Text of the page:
Had you mentioned the type of establishment to which your query is related, it would have been easier for others to answer. Causing monetary losses or damage to the property of the employer by an employee is normally associated with the duties and responsibilities assigned to his/her job. For example, the job of a cashier is to collect and pay money as per the directions of his/her employer and in that if he/she makes short collection or excess payment by oversight, apart from the disciplinary action, if any, he/she is liable to make good the loss thus caused by him/her. Similarly, if some valuable articles are entrusted to him for any work relating to his employment or for the sake of safe custody and he causes damage to them in the course of their use in utter disregard of the precautionary steps or loses them for any inexplicable reasons, then he is liable to make good the loss thus caused. In such cases the employer should compute the monetary value of the loss and after affording a reasonable opportunity, proceed to recover it from the employee. But, when the value of the loss is too much to be compensated entirely by the employee concerned, the employer has no option other than a proportionate recovery within the means of the employee as suggested by Dinesh. For jobs involving such a nature of employment risks, it is quite usual to mention in the appointment order when the nature of the job is purely or principally supervisory or managerial. In other cases, you can act as per the provisions of the Standing Orders applicable to such employees. Even otherwise, the provisions of deduction u/s 7(2)(c) of the Payment of Wages Act can be resorted to by the employer to recover the losses if the concerned employee as well as the establishment fall within the purview of the Act. In the case of any other establishment to which the Payment of Gratuity Act,1972 is applicable, if the loss results in the termination of employment of the concerned employee, his gratuity can be forfeited to the extent of the damage or loss so caused as per Sec.4(6)(a) of the Act.

Yes. You can add a clause that employee is responsible for properly handling employer property entrusted to him/her. Employer must take a signed copy of property list handed over to employee.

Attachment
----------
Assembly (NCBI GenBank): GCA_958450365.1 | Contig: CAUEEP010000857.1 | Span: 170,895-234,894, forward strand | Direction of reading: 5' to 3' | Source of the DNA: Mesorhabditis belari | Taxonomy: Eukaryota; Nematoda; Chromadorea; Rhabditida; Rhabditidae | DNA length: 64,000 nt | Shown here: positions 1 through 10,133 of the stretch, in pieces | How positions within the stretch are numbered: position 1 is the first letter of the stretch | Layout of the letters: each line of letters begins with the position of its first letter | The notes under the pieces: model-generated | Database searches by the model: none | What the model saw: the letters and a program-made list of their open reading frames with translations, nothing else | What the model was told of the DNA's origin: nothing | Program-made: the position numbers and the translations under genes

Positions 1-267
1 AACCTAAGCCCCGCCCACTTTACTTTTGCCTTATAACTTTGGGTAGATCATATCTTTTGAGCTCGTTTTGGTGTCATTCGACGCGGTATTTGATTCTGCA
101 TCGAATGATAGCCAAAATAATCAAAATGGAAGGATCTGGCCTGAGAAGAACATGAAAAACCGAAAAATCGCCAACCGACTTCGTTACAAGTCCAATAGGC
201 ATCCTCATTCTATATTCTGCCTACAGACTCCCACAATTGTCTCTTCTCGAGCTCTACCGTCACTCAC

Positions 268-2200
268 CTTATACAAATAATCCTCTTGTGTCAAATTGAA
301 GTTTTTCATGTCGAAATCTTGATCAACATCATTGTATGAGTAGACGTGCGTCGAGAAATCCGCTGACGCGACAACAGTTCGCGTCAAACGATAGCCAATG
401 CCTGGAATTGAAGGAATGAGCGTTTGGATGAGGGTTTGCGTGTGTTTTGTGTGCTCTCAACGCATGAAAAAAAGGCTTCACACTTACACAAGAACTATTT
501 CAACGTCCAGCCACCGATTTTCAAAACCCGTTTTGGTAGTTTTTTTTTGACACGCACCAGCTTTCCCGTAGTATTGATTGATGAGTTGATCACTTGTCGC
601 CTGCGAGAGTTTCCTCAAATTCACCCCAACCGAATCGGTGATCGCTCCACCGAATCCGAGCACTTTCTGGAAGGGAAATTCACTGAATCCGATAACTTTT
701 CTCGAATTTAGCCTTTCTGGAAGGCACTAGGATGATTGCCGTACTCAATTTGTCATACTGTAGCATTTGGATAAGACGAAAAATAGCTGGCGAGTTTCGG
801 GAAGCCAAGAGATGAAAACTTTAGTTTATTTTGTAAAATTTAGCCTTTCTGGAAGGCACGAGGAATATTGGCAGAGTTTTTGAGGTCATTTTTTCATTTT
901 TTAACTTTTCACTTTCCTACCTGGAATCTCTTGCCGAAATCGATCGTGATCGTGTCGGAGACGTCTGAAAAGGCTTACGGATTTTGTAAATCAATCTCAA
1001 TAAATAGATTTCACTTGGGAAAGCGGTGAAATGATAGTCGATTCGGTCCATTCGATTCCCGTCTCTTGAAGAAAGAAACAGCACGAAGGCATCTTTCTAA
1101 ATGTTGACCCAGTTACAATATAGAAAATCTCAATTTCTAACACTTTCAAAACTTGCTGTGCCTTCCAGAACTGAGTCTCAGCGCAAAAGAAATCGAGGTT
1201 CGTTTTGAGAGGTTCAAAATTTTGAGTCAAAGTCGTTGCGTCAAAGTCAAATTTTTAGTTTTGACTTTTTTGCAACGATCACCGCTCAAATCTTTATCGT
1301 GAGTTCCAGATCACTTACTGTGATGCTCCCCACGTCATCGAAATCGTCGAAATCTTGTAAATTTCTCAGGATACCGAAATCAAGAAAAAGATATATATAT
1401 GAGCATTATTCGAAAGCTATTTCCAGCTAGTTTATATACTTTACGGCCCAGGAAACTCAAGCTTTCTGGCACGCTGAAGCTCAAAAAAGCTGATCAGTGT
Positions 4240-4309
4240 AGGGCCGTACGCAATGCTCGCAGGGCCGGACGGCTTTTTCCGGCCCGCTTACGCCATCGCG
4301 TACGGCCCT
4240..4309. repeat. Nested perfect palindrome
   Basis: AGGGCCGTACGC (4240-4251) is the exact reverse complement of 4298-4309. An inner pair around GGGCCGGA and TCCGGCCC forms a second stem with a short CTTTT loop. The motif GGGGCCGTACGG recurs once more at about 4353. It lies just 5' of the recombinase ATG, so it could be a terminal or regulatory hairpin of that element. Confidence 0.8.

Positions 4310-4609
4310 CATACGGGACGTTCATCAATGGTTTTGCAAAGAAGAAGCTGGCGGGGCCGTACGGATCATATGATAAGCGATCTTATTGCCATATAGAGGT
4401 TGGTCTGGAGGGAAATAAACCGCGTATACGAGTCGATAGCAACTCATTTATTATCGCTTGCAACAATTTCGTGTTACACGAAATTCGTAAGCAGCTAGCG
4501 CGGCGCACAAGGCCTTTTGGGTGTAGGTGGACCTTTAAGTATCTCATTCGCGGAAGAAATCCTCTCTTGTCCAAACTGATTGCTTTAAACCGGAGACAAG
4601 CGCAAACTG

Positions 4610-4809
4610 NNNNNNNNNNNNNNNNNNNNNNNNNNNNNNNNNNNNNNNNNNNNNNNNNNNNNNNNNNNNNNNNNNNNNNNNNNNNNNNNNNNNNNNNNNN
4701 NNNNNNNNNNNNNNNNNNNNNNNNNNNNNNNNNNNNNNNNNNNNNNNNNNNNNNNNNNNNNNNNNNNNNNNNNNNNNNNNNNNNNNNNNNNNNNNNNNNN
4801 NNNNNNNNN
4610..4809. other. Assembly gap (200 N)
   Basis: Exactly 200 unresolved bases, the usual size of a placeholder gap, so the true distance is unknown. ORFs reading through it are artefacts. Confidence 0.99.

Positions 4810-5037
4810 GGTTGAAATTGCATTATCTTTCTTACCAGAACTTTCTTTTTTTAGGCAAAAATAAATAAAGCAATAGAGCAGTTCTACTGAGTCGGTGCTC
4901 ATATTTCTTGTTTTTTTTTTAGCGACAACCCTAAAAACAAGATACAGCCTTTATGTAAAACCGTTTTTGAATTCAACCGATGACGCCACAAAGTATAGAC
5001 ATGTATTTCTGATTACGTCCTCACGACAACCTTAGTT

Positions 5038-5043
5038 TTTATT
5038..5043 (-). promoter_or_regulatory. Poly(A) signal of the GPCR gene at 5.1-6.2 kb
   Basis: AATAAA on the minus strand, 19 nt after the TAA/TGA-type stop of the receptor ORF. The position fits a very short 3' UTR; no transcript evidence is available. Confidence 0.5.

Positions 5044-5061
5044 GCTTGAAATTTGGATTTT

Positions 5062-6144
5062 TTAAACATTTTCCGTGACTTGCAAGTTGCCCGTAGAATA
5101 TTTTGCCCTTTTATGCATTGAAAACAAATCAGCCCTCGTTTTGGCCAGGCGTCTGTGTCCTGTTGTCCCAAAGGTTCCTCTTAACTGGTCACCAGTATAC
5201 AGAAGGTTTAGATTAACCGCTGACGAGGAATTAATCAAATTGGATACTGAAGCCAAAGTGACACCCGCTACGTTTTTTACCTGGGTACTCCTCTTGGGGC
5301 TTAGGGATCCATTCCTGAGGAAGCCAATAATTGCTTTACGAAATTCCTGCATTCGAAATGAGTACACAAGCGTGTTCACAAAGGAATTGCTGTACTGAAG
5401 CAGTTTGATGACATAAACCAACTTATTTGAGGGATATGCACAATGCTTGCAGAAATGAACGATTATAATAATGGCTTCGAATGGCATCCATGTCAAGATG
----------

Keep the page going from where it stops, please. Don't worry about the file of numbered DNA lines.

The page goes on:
Dear Ujwala,
The appointment letter need not to have any Clause for Recovery Of Property Damage / Or Mishandling Of Employer's Property and it is sufficient to include that the employee needs to follow all "service regulations" as may be framed by the management as per Firm's HR Policy. There should be detailed provision for dealing with misconducts committed by employees and procedure for dealing with such misconduct alongwith proper delegation of powers to respective officers supervising works of such employees. Recovery for damages of property can be made only after establishing the misconduct of neglegence in duties resulting into such damages either by obtaining the confession in the submission made by employee to the notice of show cause issued or after establishing the neglegence through proper process of domestic enquiry against the employee concerned after giving adequate opportunity for employee to put his defense.
A R Saoji
Techno-Legal Consultant

The company has its standing orders or conduct,discipline & appeal rules or service rules. You may follow this and proceed with disciplinary action for bringing damage to company's property. If you do not have these rules , it's better to have it.
Generally , these points are mentioned in Employment Agreements or are captured in some policy.
Also check in employee code of conduct (in remote cases) if company has limited documentations published.
Basically individual / group as per case would be liable in case of damage done intentionally or negligence (job role) however if the damage has happened due to causes other than you then you cannot be held liable.